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The Consumer Guarantees Act and Painting

From the Resene Trade blog ›  Resene Professional development programme

This Act provides a guarantee of performance for customers and there are plenty of grey areas in establishing just how well your painting work performs and for how long customers may take actions against painters either real or imagined, for problems that arise with work.

Mostly problems are rare with both the materials and workmanship but arise because of unexpected substrate difficulties – for example timber can and does move substantially with weather changes, concrete surfaces can leak and rust is difficult to suppress.

You therefore need a safety parachute to provide some defence against the unexpected.

Well – after you work out your price and prepare your quoted systems add on another offer along the following.

“We take every care with the preparation and painting, but experience teaches us that sometimes problems arise due to substrates causing unexpected difficulties. We offer to return after 12 months and carefully inspect (and wash if exterior) our decorating and correct any deficiencies.

This will ensure your property is kept in great shape.

This service, should you accept, will cost ($ whatever) when completed, please advise etc etc”.

This sends a proper signal to customers because it will be an easy add on to keep everything spic'n span and you get to deal with the customer again.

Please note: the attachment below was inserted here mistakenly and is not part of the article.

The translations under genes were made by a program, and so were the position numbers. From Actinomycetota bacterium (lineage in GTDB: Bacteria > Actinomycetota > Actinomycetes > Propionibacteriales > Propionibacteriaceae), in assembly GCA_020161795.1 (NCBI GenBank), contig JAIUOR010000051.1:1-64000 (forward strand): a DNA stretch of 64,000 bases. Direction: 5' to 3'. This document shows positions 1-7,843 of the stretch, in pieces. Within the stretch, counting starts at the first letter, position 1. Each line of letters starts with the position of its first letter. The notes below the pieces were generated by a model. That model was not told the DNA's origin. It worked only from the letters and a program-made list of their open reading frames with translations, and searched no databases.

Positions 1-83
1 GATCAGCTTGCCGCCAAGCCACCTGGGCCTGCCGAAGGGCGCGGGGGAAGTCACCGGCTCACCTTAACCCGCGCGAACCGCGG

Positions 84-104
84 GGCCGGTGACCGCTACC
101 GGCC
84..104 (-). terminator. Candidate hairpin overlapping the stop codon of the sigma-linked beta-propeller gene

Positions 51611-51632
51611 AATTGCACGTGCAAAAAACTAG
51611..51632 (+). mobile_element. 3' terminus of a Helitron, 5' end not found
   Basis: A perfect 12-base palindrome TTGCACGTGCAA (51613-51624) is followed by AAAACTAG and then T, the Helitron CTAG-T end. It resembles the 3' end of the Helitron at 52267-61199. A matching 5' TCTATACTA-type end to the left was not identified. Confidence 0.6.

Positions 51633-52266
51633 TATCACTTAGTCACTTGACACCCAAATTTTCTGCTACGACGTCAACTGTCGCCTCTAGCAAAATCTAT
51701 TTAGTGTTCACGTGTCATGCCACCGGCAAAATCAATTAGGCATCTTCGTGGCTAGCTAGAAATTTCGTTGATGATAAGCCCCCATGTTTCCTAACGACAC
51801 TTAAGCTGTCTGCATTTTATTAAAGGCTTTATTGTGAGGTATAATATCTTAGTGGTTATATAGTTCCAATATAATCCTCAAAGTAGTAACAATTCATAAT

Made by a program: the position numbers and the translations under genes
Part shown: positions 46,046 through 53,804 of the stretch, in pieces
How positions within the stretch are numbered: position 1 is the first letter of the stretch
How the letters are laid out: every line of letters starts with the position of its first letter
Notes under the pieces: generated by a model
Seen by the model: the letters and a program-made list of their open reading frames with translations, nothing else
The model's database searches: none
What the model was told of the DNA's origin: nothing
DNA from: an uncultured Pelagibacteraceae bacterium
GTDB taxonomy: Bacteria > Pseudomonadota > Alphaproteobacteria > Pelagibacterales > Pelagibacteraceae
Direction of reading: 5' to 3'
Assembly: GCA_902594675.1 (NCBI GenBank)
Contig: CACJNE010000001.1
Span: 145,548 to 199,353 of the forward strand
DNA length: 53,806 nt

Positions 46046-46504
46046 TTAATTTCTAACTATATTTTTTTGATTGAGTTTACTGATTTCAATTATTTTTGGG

And those that don’t accept the offer don’t have any retrospective claim again your work because effectively they have opted out of any such warranty.

The Consumer Guarantees Act provides that any work done for a customer must meet four guarantees:

  1. Reasonable care and skill – painters’ work is often judged by AS/NZ2311:2017 ‘Guide to the painting of buildings’ to determine skills and/or quality when things go wrong.

  2. Work will be fit for purpose – make sure your customer understands and agrees what is on offer – detail quotes properly.

  3. Work must be completed in a reasonable time – if you have discussed when the work will be done or written this into a quote or contract then that is the agreement.

  4. Work must be completed for a reasonable price – if there is an agreed price or quote, estimate on hourly rate, then this is the agreement on price. If not then the charges must be similar to others providing similar services.

Note: Commercial contracts, subcontracts with builders and developers and tendered works are not subject to the Consumer Guarantees Act, but often contain specific conditions of contract that must be achieved and can vary greatly from project to project. Read before signing.

Sell customers a Service Plan.

Resene Professional development program
This blog article is an excerpt from the Rates for work (PDF)

October 2017

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